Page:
Many years ago, my mother and I were walking home from the supermarket when we came upon a pack of cigarettes lying on the sidewalk. It was a warm Sept. afternoon in Terra Linda, California. I was not enrolled in the school across the street from where we lived, as my mother and father were preparing to move yet again – this time to a place called Canada, where unbeknownst to me, my mother was a citizen. Having been educated in the States, I had never heard of it.

Since our return to the U.S. after another in a series of half-assed attempts at moving to Germany, neither my mother or father had been able to find work. They were very nearly flat broke, down to their last $2,000 and the two-storey town-home we were renting was essentially barren. The property manager had loaned us some stuff abandoned by various tenants over the years. So we had a small kitchen dinette set, and two mattresses, one for my parents and the other for me. My room was a mattress and some cardboard boxes, which I used as a fort for the toy soldiers I’d been able to buy, when my mother gave me $3 one day and let me walk the couple miles to the Emporium dept. store.

My father was rarely home as he was “looking for work”, though he usually came home empty-handed, late, and stinking of drink. And my mother was simply broken. A former smoker, she was at her wits end, though I scarcely knew it.

So that day, when we were walking home and we came upon a brand-new, factory-sealed pack of Marlboro’s, just lying there on the sidewalk, she picked it up without hesitation. She smoked ‘em all that day and late in the evening, but still before my father had come home, we walked back to the supermarket and she bought another pack. She told me that they made her feel better. And she felt more sophisticated smoking, noting how stars like Humphrey Bogart and Lauren Bacall, were smokers.

Years later in Toronto, when my mother came home early and found me smoking in my room – And before she could feign an outrage, I simply told her that they made me feel better about my failing grades. And that they made feel cool, like Humphrey Bogart (I had a picture of him in front of Rick’s Café American on my wall). Her expression changed and she went on to detail the events of that time long ago in Terra Linda, in addition to telling me how she thought it was nice that we now had something in common.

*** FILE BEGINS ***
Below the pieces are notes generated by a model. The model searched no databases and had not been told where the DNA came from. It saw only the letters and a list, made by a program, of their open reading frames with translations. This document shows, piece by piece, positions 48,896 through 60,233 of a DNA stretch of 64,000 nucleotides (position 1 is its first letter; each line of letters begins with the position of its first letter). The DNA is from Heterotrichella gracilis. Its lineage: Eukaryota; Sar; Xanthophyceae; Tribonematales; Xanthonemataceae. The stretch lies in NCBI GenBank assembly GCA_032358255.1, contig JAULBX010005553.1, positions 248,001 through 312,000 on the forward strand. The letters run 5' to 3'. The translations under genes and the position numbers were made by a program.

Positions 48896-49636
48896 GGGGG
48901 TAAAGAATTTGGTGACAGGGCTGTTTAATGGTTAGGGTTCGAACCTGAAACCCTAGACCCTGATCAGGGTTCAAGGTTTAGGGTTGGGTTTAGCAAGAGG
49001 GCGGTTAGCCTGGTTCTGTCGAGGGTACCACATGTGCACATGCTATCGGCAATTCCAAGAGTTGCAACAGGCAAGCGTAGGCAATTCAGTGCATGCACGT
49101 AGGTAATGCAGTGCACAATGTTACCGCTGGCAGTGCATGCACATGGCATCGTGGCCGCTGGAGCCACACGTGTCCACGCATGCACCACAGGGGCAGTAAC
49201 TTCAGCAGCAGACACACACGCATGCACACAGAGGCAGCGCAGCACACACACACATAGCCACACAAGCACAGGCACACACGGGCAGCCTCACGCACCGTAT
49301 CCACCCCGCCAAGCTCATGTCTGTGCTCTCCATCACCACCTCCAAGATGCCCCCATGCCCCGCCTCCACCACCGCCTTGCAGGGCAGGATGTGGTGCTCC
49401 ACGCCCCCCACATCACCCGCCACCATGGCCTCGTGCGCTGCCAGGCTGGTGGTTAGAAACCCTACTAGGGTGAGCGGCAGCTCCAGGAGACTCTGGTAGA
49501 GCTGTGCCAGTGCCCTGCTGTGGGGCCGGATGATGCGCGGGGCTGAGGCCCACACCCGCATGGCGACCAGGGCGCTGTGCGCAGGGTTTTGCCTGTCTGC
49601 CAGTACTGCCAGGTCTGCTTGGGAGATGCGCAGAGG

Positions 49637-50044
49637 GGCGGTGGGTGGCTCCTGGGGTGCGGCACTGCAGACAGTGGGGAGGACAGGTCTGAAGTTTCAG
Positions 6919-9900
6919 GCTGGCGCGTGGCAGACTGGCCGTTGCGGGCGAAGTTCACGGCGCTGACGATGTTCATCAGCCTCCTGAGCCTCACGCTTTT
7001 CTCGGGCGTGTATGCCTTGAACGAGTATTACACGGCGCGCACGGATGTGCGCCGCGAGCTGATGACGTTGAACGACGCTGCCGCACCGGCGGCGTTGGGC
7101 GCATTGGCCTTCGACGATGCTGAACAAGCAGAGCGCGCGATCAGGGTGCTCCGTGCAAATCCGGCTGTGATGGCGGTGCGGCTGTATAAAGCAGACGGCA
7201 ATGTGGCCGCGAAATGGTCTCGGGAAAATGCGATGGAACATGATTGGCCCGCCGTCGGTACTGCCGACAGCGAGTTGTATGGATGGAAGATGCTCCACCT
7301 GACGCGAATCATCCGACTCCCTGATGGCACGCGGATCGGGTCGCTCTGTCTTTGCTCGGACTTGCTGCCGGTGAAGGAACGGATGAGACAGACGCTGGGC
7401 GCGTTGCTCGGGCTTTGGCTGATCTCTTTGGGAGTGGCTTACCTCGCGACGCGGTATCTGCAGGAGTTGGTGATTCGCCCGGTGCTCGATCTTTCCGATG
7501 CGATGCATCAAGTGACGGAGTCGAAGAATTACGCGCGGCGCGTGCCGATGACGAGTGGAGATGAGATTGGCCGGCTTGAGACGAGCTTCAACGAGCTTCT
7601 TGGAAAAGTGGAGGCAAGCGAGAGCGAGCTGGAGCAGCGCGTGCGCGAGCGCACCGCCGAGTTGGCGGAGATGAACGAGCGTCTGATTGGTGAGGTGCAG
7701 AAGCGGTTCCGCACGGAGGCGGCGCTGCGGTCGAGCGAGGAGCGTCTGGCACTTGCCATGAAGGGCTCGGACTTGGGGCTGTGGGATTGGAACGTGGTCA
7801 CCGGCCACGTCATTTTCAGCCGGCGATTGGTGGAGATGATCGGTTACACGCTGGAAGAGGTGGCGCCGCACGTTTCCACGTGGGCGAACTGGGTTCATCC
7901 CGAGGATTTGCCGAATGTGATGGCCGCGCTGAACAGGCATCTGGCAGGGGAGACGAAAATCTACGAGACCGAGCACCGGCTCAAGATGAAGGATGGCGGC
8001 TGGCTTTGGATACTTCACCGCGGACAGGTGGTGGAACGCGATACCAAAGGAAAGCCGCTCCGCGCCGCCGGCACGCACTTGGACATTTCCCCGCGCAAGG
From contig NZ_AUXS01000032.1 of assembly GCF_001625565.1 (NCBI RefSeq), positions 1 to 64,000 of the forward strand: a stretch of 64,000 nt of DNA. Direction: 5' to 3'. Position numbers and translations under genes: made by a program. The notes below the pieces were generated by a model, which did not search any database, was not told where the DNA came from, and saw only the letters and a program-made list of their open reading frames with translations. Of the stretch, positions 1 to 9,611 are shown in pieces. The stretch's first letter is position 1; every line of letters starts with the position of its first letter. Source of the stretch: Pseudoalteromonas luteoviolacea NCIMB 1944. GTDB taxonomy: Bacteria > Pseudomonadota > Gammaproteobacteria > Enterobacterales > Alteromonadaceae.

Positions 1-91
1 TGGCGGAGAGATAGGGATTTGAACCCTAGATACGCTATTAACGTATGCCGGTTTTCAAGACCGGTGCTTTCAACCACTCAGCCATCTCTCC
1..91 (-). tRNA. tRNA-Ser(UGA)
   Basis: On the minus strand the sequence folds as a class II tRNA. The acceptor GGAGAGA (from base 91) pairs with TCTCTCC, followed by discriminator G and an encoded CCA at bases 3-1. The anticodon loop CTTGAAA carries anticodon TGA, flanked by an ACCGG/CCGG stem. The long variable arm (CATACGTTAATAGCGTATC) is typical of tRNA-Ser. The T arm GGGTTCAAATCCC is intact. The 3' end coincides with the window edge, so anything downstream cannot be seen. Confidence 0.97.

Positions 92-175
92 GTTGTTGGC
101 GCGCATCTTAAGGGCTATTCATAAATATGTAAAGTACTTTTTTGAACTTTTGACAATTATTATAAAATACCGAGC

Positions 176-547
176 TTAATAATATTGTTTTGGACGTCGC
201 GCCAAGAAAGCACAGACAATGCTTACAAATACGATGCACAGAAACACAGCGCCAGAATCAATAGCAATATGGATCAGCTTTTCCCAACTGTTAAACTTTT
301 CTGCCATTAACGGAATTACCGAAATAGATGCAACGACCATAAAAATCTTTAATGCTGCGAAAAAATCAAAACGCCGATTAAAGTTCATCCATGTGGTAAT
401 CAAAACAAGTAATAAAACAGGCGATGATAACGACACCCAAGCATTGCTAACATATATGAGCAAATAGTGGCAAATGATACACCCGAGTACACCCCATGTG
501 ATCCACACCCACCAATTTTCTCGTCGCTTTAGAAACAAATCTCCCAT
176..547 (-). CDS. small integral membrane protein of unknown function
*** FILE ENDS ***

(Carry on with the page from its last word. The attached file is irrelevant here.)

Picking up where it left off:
Monday, October 05, 2009

Heinz Klein was a pious man. And though he often felt like a lone candle in a dark world, he kept his feelings to himself, comforted by the ally that walked by his side, day after day.

Heinz always sought his Savior’s guidance at times when he was faced with a difficult decision. He first asked his Lord for a sign when he was eight. He needed guidance with whether or not he should struggle on with his piano lessons (he simply was more interested in the drums, though his parents were so enthusiastic he play piano) or tell his parents how he truly felt. He asked Jesus for a sign. He asked the Son of God that if it be His will that he continue with the piano, then the Almighty One should strike the large maple tree in the field he was standing in with a bolt of lightning.
Well, seconds after he said, “Amen”, a bolt shot down, splitting that tree in two and starting a small fire – though Heinz was unaware of that side-effect, as he was too consumed with awe and fear to take note of much beyond the miracle he’d just witnessed. He ran home and immediately hit those 88 keys. Needless to say, Heinz poured himself into his piano lessons and quickly became quite proficient, to his parents’ delight.

In the years that followed, Heinz turned to the King of Kings often, seeking answers to all manner of questions. And each time, perhaps because of that first wondrous sign so many years ago, Heinz always made a point to give Jesus the option of splitting a tree with lightning. And while he was grateful to have the Lord as his advisor, he did begin to wonder if he was asking Him too many questions, and too often. Like the time for instance, when he asked Jesus for a sign whether or not he should eat a double-beef burrito.

When he was finally arrested, Heinz Klein was considered to be the worst serial arsonist in American history.

And this was the story my mother told me when I was seven and said I was going to pray to Jesus and ask Him if I should put the Big Jim Rescue Rig or the King Arthur playset on my Santa wishlist.